Monday, February 6, 2012

Lawmakers: League of Women Voters dangerous to democracy

Let's remember that although the Constitution was amended in 1920 to grant women the right to vote, South Carolina did not ratify that amendment until 1969.

Context is important, and we live in South Carolina, where an evolving elite aristocracy has ruled state matters -- and attempted mightily to prevent, avoid and delay federal intervention in those matters -- for more than 340 years.

Now it appears that our modern aristocrats can no longer tolerate allowing some people to vote, and they're moving aggressively to block that right.

The dust has barely settled in South Carolina since the Department of Justice refused to approve the state’s voter ID law, a discriminatory measure which would disenfranchise thousands of eligible voters, many of them African-American, elderly and young people. And yet, undeterred and brazenly determined, the state legislature is already taking another bite at the voter suppression apple.

This time, the legislature is rushing through a law that will severely restrict community-based voter registration drives.

House Bill 4549, modeled after a Florida law that forced the League of Women Voters and other civic organizations to abandon voter registration efforts in the state, would effectively shut down community-based voter registration drives in South Carolina, requiring any individual or organization to register with the state before assisting other South Carolinians in registering to vote, and subjecting those individuals or organizations to up to $1,000 in fines, even for honest mistakes like sending the forms to the wrong county or not putting enough postage on the envelopes.

The bill would discourage churches, teachers, colleges, and community centers from helping people to register to vote; it would discourage people like James Felder who, in 1963, while serving his country in the military, helped carry President John F. Kennedy’s body to Arlington National Cemetery, and who in 1970, became one of three black men elected to the South Carolina House of Representatives for the first time since reconstruction. Felder has since made his life’s work registering others to vote and with this new voter suppression bill in effect, he would likely have to give up that work.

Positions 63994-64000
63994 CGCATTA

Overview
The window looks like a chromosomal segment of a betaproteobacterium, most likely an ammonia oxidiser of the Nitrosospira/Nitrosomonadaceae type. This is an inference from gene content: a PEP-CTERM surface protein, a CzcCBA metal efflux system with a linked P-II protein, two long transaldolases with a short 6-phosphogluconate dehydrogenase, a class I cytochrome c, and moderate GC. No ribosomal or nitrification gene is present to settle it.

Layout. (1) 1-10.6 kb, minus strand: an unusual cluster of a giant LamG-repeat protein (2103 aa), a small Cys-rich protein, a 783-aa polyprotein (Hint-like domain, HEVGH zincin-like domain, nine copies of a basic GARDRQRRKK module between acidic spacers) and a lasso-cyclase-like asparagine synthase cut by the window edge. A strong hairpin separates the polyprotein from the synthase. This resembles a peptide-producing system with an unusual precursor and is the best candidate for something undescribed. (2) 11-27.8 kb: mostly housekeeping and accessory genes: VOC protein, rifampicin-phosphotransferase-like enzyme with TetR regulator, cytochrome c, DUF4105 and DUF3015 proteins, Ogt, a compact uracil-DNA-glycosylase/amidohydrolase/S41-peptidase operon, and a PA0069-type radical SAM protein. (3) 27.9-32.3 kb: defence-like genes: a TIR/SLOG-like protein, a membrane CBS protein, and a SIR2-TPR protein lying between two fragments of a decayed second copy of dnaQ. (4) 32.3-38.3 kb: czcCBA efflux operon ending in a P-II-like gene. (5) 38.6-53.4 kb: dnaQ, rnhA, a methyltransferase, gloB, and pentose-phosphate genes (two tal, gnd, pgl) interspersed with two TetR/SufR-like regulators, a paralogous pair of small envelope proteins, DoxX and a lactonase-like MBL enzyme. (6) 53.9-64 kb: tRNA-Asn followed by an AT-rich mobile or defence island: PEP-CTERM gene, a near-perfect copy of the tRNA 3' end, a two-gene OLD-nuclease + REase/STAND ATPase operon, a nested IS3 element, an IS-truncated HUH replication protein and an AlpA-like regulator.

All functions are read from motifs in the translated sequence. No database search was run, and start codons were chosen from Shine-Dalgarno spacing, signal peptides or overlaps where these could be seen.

The bill would also discourage teachers like Dawn Quarles who, since 2008, has helped her students register to vote as part of the government and politics classes she teaches in high school. As we’ve already seen in Florida, restrictions to voter registration will result in discouraging almost all voter registration drives throughout the state.

In 2008, South Carolina was an abysmal 42nd in the nation in voter turnout. Instead of wasting time and resources erecting additional barriers to voting, the state legislature should be encouraging greater participation in elections.

Broad political participation strengthens our democracy and ensures the preservation of all our other rights and freedoms. Voter registration groups play an important role in the process, making voter registration more accessible, especially for minority, student and low-income voters. The South Carolina legislature should abandon HB 4549 and focus instead on helping protect the right of all South Carolinians to vote.

Care to guess who's behind the state-based efforts to restrict voter registration?

A fellow named Paul Weyrich -- not coincidentally the co-founder of one gang called the American Legislative Exchange Council and another called the Heritage Foundation -- poured a lot of institutional effort and resources behind this "movement" before his death in 2008.

What's Weyrich's angle?

"I don’t want everybody to vote," Weyrich admitted while addressing a right-wing Christian audience in 1980. "[O]ur leverage in the elections goes up as the voting populace goes down," he added after denigrating those who seek "good government" through maximum, informed voter participation as people who suffer from the "goo goo syndrome."

This is shameful. As the South Carolina League of Women Voters aptly puts it on their website, "Voting is the most basic way that citizens participate in our political system, the foundation for the concept of representation, and a central tenet in the make-up of America's government."

How shameful that our state, for so long a bulwark of exclusion and discrimination, continues in the twenty-first century to push exclusionary tactics to maintain power among a small, wealthy and powerful elite.

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